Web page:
Why Do Women Cheat? It’s Obvious, Says Science: Sexual Healing


ColumnWhy do women cheat? A recent study has found – prepare to be SHOCKED – that they cheat because they’re horny.

The fact that we needed a study to uncover this deep, dark mystery is the real problem here – not the fact that women are sometimes compelled to cheat. We live in a world that still – in 2014, for god sake’s – is shaken when women admit that they need sexual release.

Why do women cheat? For the same reasons men do. Yet the Internet, upon discovering this study, was shocked to find that women are not sitting around all day, waiting for our prince to deliver us from our idle housewife lives, untie our corsets so that he can have his way with us. But we won’t enjoy it!!!! No, not unless he wants us to appear as if we do, because it turns him on. (And feminism never existed, either.)

It’s fun to laugh at the Internet’s penchant for getting its panties in a twist over things that we should all know by now, yet these antiquated notions about women’s sexuality persist and persist and persist.

The study in question, even though it hints at an obvious truth, is problematic in the ways these studies of sexuality tend to be. It employs a small sample size and was led by a scientist who works for AshleyMadison.com – a website that caters to people in relationships looking for extramarital affairs. Oh, and the participants were actual women using this “cheating site” – those already looking for a fling. (As an aside, next time you date online, unless you’re cool with having your personal life, emails to potential lovers, and other information mined for studies, I suggest you carefully read the terms of service before you click “accept.”)

I’m bothered that we’re even searching for an answer to the question “why do women cheat?” — have we asked this question about men? No, we just assume, as we’re socialized to do, that they are led by their penises and cheat because they want sex. The thing about this study that seemed to surprise those analyzing the data was that women didn’t want to leave their marriages – they just wanted some damn good sex. They wanted to preserve their partnerships for whatever reason – for companionship, children, financial reasons – but they did want sex elsewhere.

Our culture is not quite at grips with the fact that women’s sexuality is just as, if not more, primed for novelty than men’s. The women in this study were between 35 and 45. Because we’re so habituated to the myth of “til’ death do us part” when we sign up for marriage, it can come as a shock when after three, five, or seven years of monogamy – it’s no longer enough.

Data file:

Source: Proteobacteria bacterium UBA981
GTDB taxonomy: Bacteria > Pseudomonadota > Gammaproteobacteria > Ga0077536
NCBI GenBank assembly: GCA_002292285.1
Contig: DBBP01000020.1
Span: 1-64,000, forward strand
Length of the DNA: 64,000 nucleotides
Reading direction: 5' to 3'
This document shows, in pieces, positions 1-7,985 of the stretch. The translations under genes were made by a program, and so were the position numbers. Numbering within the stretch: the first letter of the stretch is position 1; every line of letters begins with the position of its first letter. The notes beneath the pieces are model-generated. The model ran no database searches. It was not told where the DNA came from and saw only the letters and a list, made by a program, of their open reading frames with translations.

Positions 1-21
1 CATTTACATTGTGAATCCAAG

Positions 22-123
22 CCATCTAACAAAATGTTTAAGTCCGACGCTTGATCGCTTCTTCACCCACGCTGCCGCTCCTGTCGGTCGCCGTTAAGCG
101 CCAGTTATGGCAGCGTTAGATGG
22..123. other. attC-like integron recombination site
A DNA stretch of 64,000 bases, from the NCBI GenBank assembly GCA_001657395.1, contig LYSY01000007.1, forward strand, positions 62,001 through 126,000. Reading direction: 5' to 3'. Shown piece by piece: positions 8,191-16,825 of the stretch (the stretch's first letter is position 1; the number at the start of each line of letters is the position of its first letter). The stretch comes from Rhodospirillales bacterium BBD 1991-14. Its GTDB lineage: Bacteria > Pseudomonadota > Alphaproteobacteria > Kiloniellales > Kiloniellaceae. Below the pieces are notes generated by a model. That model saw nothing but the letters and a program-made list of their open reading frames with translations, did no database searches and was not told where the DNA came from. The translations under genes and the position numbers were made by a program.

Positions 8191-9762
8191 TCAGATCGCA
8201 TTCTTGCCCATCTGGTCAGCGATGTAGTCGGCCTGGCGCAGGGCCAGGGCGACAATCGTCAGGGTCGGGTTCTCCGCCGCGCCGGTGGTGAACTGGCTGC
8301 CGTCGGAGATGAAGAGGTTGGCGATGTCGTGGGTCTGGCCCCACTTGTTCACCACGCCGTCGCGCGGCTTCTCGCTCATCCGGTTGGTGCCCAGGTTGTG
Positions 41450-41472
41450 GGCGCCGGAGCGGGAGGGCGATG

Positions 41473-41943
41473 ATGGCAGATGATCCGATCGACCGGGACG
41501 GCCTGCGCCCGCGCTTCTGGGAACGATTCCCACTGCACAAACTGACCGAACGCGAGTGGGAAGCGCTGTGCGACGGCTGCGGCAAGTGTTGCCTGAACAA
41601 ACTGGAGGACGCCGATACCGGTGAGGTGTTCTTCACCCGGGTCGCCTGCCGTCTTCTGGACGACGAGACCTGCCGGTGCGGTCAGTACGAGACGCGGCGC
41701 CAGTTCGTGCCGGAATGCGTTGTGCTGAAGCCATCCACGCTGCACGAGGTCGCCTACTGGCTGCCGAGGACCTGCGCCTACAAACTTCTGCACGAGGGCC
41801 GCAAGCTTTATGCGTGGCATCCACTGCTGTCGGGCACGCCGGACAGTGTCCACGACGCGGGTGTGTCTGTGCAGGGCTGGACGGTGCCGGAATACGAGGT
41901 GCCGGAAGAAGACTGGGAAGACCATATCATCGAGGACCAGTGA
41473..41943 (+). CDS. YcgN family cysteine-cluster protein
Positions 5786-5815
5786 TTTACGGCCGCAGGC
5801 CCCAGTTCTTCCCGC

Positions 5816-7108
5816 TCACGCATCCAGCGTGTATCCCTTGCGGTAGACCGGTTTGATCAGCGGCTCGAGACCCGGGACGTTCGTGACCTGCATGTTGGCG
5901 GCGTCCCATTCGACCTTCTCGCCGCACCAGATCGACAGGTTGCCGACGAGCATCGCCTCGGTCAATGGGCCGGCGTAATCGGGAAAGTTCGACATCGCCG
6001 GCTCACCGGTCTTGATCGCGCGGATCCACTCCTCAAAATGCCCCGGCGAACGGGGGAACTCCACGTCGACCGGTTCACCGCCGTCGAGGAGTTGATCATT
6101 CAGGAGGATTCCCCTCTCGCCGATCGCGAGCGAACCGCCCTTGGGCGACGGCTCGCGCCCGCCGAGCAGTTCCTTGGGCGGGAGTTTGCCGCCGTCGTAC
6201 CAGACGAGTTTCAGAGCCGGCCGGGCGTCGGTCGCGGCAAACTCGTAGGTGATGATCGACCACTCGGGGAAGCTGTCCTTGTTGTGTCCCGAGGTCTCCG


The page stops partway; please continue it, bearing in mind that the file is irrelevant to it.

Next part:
We’re taught that if we have love, we’ll never desire another man or woman’s body – and more than that, that sex isn’t as important as companionship, financial reliability, good parenting – all the other aspects of marriage. Sex is like icing – if we meet someone who’s offering us a cake made of all the proper ingredients of partnership, we can forego the sweetness we truly desire.

Number one, I say put the icing first when you’re dating. Because if you end up marrying someone who doesn’t make your toes tingle, you’ll miss it later on. That’s the first step – recognizing and honoring our authentic desires and sexual needs, straight from the start, and not settling for someone who’s merely meeting our practical needs. We have other needs, and they must not be kept in the shadows.

Two, when and if you do put a ring on it, know at the outset that even if you’re over-the-moon hot for your betrothed, you may not always be. Don’t be afraid to have that talk. You may not always be, and hey – he might not always be either.

If you’re at the stage where your partner is still getting most of marriage right, but you’re just not sexually attracted to him anymore, first – forgive yourself. You are normal – you are the many, not the few. Those of us who can stay attracted to a long-term partner for many years are rare creatures indeed. If you’re that woman, god bless you, and rock on. But if you’re most women, you may need someone else at some point – and you shouldn’t go through a major shame spiral if you feel it.

Women are socialized to believe that our sexuality is not our own — we learn to navigate other people’s desires before we recognize ours as real. Instead of waiting, and wanting to be wanted, women need to embrace our sexual needs earlier in life — not halfway into our marriages.

Got a question for Stefanie? Email stefanie@ecosalon.com and she’ll answer it in the next Sexual Healing column.

Keep in touch with Stefanie on Twitter: @ecosexuality

Related on EcoSalon

In Praise of Casual Sex

The Real Reason Female Sexuality Has Been Repressed For Millennia

Sex and Intimacy: What’s Love Got To Do With It?

Image: Alejandra Mavroski










Stefanie Iris Weiss

Stefanie Iris Weiss is the author of nine books, including her latest title–Eco-Sex: Go Green Between the Sheets and Make Your Love Life Sustainable (Crown Publishing/Ten Speed Press, 2010). She keeps her carbon footprint small in New York City, where she writes about sustainability, sexuality, reproductive rights, dating and relationships, politics, fashion, beauty, and more. Stefanie is a regular contributor to British Elle, and has written for Above Magazine, Nerve, The Daily Green, Marie Claire, EcoSalon and Teen Vogue, to name a few. Her HuffPost blog is sometimes controversial. Stefanie is an on-and-off adjunct professor when not busy writing and teaching about sustainable love. A vegetarian and eco-activist since her teen years, Stefanie has made her passion into her work, and she wouldn't want it any other way. She believes that life is always better when there's more pleasure, and sustainable satisfaction is the best kind. Learn more about her various projects at ecosex.net and follow her on Twitter: @ecosexuality.